Jeezus, this post has spun out of control, clearly there was some problems with Perlov's command...numerous officers were unhappy..there were overtime settlements..off-duty scandal...she was in charge the whole time and didnt know what was going on in her department?....the staffing was constantly short and officers flocking to outside organizations...the least of which was the PBA. Just as many RPD guys are under the teamsters organization...it's just the PBA has the kahunas to speak up for it's Raleigh PD members and ask for a voice in the selection process. It's no secret in the LEO community Perlov was not held in high regards. There's no need to counter those who don't like the police....just as the police shouldn't need to apologize for not liking them....let's hope the RPD gets a LEADER..not a MANAGER there is a differance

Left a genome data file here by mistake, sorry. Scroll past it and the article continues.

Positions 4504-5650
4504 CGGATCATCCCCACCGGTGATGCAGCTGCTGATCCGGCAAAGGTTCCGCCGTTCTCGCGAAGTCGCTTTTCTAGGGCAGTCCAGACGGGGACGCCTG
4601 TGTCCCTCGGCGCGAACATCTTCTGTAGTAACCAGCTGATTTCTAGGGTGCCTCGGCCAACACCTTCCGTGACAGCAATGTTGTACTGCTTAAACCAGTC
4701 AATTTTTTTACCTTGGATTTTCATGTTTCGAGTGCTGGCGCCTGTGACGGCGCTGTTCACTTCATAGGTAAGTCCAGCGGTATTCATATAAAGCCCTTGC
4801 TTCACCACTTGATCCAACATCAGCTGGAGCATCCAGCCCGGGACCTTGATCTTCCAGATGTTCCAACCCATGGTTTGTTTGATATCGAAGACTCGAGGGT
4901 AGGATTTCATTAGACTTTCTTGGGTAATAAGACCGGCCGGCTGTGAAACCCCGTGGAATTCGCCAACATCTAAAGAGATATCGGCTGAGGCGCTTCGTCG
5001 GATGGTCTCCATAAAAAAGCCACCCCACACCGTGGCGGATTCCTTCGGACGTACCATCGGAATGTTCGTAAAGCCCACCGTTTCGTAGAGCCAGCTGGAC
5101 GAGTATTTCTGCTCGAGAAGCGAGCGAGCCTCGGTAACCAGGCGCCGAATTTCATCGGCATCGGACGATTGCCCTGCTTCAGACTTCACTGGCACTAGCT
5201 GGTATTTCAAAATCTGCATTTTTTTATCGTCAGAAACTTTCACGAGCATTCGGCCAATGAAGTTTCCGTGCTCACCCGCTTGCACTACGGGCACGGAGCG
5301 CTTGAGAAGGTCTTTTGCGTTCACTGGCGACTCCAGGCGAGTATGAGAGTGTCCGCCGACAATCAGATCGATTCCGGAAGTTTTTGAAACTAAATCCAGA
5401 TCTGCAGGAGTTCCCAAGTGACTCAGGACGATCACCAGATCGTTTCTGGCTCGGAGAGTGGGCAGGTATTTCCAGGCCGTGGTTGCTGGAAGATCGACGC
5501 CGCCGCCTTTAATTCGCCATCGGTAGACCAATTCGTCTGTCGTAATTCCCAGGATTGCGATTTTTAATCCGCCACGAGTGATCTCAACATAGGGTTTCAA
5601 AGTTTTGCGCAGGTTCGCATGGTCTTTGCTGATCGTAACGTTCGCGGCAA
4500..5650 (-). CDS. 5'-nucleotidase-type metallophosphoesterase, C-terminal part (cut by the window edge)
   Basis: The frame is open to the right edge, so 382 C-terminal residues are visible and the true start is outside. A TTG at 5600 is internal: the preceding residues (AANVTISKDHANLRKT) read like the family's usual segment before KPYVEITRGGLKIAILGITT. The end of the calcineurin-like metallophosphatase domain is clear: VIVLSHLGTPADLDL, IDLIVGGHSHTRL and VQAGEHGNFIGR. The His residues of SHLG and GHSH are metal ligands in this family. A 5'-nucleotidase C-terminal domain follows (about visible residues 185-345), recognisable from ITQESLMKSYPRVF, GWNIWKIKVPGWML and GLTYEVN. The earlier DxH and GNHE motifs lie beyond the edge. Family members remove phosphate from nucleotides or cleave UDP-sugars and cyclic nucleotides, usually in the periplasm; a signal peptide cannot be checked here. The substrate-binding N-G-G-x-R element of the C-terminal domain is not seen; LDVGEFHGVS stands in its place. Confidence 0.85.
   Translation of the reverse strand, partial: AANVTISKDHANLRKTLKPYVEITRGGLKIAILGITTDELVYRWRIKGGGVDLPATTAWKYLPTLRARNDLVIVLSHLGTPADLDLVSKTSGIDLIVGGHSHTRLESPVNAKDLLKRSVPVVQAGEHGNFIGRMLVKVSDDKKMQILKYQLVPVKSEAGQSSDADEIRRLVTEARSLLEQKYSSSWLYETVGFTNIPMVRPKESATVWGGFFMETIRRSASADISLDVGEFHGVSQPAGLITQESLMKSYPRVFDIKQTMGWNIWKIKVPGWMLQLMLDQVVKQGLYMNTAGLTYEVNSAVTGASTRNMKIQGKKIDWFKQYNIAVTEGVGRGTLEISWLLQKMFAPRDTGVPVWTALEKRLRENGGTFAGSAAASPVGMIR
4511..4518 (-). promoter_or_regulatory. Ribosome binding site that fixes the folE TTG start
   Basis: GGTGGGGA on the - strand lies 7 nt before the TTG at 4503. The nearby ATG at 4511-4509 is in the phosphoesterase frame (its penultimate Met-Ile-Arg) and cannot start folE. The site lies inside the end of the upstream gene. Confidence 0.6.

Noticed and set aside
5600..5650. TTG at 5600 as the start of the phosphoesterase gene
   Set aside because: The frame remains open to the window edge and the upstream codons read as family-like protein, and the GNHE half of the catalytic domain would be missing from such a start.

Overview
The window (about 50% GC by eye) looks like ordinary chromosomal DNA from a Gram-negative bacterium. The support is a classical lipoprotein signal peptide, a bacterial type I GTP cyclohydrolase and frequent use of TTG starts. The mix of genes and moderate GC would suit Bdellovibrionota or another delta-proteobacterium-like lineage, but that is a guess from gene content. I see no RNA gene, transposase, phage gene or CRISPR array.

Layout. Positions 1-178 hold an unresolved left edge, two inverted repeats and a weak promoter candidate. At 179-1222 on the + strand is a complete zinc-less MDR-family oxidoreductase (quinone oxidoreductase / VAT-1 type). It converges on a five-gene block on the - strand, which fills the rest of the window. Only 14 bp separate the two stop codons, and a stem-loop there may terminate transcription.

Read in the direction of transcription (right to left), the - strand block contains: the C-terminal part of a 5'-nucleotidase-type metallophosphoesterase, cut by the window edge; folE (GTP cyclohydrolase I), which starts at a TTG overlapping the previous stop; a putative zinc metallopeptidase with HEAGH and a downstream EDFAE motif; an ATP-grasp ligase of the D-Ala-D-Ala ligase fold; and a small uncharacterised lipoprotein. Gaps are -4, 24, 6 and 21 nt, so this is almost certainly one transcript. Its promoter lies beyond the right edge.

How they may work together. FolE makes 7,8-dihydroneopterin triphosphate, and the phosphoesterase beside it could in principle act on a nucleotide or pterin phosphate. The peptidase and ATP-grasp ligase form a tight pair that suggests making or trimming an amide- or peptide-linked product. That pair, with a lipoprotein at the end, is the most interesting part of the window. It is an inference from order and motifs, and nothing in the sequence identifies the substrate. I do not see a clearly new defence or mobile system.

• TechRescue Jun 7, 2007


    That's the difference. Most cops, firefighters, and rescue people care about everyone's family. We agonize over the ones we lose, always wondering if we had gotten there faster or done something else, the outcome would have been better.

    Anyone who would make that statement would never consider a career in public service, and it's just as well - the public deserves better.

  • TechRescue Jun 7, 2007

    Common decency (and the ever-looming presence of the moderators) tempers the reply that "beautiful" deserves. Just suffice to say that children that young should not be allowed to develop over-inflated opinions of cosmetic excellence.

  • JerryO Jun 7, 2007

    The issue of Yankee vs Southern has another side which is escaping everyone. If the chief is local, he or she is more likely to stick around longer. Comming from somewhere else, they have no loyalty to this area and it's nothing more than a sprinboard to a high paying civilian job ( Jane Perlov ) or a shot at a big city job. Why not promote someone from the rank and file?